One of Gamuda Land townships adopting this is Gamuda Gardens. Located in Kota Kemuning, Selangor, these 810 acres of land was established in 2017 and managed by an estate management division that started way back in 2001. This estate management division has since grown to even manage properties and township services to seven other Gamuda Land properties all over Malaysia. Gamuda Garden Estate Management specifically was tasked with not only the township day to day running, but also overseeing 3rd party vendors and the service of residents, while providing the peace of mind of an excellent development. With the biodiversity of nature within Gamuda Gardens compound in mind, the estate management team is guided by a policy to ensure minimised impact to the environment and to highlight the best practices required to achieve it.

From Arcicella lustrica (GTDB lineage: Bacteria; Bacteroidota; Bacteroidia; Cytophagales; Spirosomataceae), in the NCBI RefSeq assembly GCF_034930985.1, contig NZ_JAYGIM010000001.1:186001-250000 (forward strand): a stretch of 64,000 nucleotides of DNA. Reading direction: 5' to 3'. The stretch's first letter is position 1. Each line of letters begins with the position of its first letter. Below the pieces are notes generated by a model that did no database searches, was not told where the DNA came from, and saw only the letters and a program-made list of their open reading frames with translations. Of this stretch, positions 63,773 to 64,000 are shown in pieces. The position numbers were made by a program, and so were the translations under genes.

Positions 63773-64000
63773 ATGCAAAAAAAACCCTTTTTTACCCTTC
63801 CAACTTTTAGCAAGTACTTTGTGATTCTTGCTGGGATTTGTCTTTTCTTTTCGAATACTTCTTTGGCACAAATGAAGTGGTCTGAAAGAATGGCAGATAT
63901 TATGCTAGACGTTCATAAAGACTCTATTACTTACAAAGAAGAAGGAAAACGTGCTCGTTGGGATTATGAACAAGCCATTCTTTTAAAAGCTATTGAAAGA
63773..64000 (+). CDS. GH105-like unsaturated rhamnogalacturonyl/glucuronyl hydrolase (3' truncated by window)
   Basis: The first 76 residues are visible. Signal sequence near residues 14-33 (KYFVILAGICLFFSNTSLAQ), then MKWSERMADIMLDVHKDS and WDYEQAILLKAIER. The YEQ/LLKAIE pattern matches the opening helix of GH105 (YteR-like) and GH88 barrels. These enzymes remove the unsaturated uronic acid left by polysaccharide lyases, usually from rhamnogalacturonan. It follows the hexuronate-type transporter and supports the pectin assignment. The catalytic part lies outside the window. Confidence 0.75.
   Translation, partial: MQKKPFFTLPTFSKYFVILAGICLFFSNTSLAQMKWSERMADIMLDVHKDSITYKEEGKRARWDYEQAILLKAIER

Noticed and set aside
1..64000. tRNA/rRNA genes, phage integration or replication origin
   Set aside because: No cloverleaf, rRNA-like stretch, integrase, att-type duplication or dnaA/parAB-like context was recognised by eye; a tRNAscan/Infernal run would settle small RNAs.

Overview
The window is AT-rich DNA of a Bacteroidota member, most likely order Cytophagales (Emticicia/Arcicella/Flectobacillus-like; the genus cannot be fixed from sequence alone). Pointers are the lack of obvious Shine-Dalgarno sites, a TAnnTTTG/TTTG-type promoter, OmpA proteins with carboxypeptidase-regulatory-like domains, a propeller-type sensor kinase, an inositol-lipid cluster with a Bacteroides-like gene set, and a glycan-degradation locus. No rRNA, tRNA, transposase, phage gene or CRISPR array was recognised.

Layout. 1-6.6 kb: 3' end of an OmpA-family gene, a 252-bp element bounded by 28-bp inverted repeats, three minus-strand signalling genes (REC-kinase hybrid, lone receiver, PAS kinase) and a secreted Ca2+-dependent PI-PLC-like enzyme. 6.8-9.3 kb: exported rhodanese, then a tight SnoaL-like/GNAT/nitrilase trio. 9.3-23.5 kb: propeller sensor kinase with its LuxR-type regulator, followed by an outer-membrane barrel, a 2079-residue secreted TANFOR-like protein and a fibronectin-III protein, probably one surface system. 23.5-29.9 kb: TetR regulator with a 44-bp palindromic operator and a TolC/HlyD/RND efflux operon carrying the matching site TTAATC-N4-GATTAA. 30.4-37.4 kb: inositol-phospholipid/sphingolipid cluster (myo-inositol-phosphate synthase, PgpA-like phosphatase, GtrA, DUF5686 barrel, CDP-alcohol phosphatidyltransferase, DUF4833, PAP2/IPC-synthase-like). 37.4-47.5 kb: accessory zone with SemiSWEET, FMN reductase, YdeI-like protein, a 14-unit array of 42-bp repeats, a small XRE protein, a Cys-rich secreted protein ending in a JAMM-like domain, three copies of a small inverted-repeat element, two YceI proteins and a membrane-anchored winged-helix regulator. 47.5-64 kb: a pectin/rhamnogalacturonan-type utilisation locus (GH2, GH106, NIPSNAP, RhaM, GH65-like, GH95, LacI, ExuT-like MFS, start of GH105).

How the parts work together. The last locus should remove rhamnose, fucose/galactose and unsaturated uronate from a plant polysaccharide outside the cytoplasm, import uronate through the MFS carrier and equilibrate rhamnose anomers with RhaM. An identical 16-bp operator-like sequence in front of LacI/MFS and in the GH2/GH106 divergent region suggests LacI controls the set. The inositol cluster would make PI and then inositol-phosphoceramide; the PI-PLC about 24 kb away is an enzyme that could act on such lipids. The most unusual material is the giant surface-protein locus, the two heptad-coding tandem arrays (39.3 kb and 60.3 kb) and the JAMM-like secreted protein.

There is a policy called Gamuda Parks Biodiversity Policy. In August 2019, Gamuda Parks in collaboration of a panel of experts jointly formulated this policy as a guide to governing the conservation of biodiversity and management of the ecosystem through master planning, design development and maintenance of Gamuda Lands developments. The policy championed three ecosystems thrust aptly categorised as Green, Blue and Brown. ‘Green’ indicates Soft Landscape, ‘Blue’ represents Water-scape and ‘Brown’ relates to material and natural resources. Each ecosystem thrust gives attention to diverse related management of trades while applying innovative thinking of other practices to ensure the on-going restoration of the land and biodiversity. This was proven by a Biodiversity Audit that was conducted to check on the progress and condition of Gamuda land development. In 2018, an earlier Sustainable Landscape Initiative was launched by Gamuda Parks bringing forward collaboration with experts of the field, NGO corporations and consultants with the help of host partners, including Forest Research Institute Malaysia (FRIM) on green ecosystem management, Alam Sekitar Malaysia (ASMA) on hydrology as well as several ecologists. Its mandate was to serve as Nature Eco-conscious custodian. This initiative turned into a tangible result that finally became the flavour formula and implementation of the later Gamuda Parks Biodiversity Policy.